The Research Center for Proxy Politics aims to explore and reflect upon the nature of medial networks and their actors, that is, machines and things as well as humans. The proxy, a decoy or surrogate, is today often used to designate a computer server acting as an intermediary for requests from clients. Originating in the Latin procurator, an agent representing others in a court of law, proxies are now emblematic of a post-representational political age, one increasingly populated by bot militias, puppet states, ghostwriters, and communication relays. During the period of the project (September 2014 to August 2017) the center will host a series of workshops at the Universität der Künste, Berlin, revolving around a wide range of relevant topics including the politics of digital networks, the political economy of crypto-currencies, the genealogy of networked thought, the mediality of physical landscapes and strategies of opacity. The center will also conduct material, experimental, investigations into the conception and construction of alternative networks, or alternets.

(Workshop) 04/02 2016  10:30 @ Raum 115

Networked Maps and Artistic Territories

Brian Holmes

On the first day of this workshop theorist and mapmaker Brian Holmes will present both the results and the underlying techniques of his recent cartographic work on political ecology issues in Chicago. Then he will show participants how to set up a multimedia web-map interface that they can use. Together we will dream up some kind of theme or metaphorical structure to fit participants’ desires, then everyone will have a week to begin artistic processes at specific points or around Berlin. Holmes will return a week later and help participants integrate the documents of their work to points on the map (images, texts, audio or video files). The workshop will be both theoretical and practical, open to aesthetic questions beyond the specific techniques employed. No programming skills are required but whoever wants to begin learning how to work with a flexible and sophisticated map interface (Openlayers 3) will be able to do so.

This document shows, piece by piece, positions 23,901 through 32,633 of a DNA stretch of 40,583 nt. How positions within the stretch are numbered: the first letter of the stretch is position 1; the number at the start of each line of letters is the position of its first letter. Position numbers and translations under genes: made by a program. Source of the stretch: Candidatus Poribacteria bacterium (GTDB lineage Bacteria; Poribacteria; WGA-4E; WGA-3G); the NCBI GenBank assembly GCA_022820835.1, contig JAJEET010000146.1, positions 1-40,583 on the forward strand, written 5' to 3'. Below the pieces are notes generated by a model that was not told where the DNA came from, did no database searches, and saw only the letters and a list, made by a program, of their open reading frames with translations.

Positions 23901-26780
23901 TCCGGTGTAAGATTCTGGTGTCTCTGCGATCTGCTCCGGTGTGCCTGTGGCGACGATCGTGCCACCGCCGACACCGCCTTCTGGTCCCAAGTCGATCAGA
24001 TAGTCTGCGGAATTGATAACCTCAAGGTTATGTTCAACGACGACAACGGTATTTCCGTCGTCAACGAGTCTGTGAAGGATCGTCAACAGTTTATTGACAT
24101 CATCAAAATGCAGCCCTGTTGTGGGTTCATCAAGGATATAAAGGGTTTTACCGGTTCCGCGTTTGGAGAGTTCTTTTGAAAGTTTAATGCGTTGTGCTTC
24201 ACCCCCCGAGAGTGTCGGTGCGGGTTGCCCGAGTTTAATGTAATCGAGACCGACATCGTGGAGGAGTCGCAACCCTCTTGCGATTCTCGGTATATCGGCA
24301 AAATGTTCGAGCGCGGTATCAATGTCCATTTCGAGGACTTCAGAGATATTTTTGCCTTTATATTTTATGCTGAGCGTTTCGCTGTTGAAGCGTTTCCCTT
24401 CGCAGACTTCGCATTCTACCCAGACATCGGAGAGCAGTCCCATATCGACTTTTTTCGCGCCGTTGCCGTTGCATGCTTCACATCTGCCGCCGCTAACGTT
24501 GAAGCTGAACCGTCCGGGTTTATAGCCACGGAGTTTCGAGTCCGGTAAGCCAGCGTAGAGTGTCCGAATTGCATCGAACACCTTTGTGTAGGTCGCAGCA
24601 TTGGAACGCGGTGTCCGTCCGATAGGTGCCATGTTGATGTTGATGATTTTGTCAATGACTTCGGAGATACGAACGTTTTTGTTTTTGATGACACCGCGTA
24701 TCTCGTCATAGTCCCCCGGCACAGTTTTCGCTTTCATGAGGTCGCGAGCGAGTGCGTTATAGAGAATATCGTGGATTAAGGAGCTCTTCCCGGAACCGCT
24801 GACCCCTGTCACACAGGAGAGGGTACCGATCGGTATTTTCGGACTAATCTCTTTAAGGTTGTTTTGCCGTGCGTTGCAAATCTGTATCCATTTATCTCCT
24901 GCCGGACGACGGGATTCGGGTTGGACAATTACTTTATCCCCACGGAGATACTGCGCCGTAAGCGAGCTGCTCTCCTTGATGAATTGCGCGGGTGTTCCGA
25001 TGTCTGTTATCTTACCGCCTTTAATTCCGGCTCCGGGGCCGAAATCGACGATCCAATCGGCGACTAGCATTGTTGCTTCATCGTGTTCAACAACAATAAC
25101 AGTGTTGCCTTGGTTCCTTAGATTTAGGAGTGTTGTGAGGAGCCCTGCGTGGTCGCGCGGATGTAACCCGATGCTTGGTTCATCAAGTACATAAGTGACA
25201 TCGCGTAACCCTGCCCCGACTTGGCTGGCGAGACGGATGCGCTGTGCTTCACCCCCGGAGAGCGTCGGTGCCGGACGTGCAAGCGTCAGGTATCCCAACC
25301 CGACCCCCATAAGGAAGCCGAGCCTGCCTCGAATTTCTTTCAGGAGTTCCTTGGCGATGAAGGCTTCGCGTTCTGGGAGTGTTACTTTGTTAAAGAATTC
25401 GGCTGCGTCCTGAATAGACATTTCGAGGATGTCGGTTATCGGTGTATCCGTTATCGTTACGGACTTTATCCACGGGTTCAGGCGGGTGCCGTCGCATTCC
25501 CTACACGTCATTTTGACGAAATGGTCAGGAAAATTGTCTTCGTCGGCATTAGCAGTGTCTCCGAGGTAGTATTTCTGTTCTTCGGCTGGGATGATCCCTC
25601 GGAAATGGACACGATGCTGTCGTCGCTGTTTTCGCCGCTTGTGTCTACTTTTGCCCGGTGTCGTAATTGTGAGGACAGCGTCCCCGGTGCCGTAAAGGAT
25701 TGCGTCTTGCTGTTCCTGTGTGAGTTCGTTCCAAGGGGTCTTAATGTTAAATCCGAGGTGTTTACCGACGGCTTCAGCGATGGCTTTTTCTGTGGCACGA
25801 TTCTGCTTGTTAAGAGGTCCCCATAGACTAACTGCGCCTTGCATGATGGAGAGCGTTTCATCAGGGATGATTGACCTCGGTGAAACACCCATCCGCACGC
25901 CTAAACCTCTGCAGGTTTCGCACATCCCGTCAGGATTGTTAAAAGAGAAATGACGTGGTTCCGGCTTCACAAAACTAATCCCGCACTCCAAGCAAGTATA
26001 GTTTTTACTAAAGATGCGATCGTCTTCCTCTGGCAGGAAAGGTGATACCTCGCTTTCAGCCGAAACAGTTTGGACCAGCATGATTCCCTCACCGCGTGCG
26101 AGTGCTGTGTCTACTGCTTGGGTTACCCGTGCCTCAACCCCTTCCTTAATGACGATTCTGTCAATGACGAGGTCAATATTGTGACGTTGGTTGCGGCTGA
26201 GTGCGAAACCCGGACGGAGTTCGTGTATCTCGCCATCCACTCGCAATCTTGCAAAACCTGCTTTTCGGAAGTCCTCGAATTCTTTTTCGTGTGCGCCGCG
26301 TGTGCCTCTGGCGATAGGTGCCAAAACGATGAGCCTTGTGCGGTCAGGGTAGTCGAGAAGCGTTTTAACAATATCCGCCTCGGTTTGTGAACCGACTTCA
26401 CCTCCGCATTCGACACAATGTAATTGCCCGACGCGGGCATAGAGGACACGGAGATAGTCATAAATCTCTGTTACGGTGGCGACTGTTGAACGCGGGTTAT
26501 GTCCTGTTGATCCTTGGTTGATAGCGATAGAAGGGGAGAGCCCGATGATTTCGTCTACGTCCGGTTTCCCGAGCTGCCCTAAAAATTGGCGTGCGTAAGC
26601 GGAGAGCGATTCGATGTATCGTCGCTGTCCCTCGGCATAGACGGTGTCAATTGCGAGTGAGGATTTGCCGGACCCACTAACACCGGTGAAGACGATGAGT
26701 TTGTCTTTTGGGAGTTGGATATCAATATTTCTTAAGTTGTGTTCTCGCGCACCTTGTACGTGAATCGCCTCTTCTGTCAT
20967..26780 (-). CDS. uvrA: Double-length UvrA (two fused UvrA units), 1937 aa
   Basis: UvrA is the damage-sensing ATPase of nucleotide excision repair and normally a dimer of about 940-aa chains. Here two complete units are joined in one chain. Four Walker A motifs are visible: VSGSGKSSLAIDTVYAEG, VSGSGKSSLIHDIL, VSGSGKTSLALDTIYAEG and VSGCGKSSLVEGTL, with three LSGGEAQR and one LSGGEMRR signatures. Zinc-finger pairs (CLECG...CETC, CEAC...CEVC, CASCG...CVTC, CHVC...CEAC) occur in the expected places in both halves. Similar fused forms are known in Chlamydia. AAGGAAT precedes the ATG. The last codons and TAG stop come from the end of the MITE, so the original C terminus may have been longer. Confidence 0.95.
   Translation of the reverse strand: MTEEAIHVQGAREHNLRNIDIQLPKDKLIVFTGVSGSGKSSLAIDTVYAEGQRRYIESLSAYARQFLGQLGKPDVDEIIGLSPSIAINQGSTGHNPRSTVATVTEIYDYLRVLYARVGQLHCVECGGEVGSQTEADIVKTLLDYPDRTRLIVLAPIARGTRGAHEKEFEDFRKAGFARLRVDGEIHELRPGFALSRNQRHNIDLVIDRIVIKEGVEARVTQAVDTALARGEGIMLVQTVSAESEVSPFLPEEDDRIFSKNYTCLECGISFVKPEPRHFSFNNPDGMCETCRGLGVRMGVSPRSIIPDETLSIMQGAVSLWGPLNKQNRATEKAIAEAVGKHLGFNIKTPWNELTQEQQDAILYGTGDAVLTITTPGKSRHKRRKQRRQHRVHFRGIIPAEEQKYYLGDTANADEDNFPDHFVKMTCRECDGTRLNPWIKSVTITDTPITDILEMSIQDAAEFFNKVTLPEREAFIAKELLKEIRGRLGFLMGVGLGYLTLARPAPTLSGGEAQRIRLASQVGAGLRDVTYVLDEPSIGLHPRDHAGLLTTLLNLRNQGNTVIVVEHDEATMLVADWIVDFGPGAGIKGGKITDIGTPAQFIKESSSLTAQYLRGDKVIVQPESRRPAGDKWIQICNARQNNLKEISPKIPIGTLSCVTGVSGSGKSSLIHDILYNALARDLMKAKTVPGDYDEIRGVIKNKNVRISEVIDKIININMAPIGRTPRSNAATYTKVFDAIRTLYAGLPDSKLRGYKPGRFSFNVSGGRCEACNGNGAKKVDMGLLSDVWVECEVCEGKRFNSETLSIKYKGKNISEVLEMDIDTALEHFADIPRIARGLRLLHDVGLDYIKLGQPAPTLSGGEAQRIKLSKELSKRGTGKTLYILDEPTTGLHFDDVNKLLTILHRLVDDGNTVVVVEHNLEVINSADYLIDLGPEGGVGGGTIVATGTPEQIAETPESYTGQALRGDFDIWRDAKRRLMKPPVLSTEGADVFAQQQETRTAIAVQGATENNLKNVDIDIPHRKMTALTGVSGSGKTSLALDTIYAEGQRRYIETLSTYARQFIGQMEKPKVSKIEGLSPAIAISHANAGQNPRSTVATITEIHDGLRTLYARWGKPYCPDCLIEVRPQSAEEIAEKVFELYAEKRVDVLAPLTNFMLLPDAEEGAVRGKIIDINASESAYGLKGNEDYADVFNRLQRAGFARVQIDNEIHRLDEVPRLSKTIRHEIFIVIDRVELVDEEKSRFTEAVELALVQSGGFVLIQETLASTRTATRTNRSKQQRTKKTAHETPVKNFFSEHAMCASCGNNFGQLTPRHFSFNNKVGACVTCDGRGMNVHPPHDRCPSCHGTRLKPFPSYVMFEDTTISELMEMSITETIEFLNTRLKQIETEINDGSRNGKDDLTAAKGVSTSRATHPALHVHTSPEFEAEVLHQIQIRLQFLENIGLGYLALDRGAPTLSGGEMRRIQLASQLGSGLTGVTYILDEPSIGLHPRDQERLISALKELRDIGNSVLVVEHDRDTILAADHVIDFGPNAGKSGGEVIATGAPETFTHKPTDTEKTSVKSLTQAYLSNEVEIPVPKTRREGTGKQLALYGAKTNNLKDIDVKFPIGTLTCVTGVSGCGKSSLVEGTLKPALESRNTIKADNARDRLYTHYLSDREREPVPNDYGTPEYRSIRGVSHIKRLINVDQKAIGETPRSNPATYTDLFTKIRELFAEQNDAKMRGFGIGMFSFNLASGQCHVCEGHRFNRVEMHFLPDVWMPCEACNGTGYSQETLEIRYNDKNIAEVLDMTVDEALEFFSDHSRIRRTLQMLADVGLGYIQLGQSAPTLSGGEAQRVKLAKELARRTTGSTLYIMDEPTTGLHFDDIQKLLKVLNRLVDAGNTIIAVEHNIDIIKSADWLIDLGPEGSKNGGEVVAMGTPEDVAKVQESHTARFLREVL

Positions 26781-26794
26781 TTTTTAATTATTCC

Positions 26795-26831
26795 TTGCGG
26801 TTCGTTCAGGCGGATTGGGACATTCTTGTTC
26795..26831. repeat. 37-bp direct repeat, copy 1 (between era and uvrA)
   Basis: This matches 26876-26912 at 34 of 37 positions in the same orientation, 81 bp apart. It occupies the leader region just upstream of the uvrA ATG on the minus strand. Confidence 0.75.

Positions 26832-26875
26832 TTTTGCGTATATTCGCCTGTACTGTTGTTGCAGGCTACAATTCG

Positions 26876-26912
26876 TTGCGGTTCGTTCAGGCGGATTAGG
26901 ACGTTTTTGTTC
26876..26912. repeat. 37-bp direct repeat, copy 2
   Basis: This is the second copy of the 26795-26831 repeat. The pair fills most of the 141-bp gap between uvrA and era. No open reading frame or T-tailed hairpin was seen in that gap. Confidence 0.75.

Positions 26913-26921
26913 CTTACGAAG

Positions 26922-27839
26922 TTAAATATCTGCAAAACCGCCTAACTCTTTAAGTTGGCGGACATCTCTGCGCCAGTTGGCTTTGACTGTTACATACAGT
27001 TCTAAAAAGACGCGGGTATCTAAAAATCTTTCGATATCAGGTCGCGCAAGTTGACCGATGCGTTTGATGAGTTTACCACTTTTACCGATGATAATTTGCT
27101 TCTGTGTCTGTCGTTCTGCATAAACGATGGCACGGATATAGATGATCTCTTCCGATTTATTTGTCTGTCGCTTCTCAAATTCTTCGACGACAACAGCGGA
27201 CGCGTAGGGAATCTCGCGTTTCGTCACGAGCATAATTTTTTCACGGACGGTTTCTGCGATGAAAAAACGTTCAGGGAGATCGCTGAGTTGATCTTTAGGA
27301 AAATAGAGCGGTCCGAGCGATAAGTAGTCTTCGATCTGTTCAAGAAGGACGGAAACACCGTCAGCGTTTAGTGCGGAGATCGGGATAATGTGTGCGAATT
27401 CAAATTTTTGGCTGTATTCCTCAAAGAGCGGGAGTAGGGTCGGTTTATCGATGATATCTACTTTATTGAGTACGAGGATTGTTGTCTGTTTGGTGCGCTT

Brian Holmes is an art and cultural critic with a taste for on-the-ground intervention. A polyglot living in Paris from 1990 to 2009, he collaborated with political art groups such as Ne Pas Plier, Bureau d’Etudes, and Makrolab. With Claire Pentecost and the 16 Beaver Group he co-organized the Continental Drift seminars. His books include Escape the Overcode: Activist Art in the Control Society (2009) and Unleashing the Collective Phantoms: Essays in Reverse Imagineering (2007), as well as Volatile Smile (2014) in collaboration with the photographers Beate Geissler and Oliver Sann. In Chicago where he now lives he is a member of the Compass group and teaches intermittently at the University of Illinois.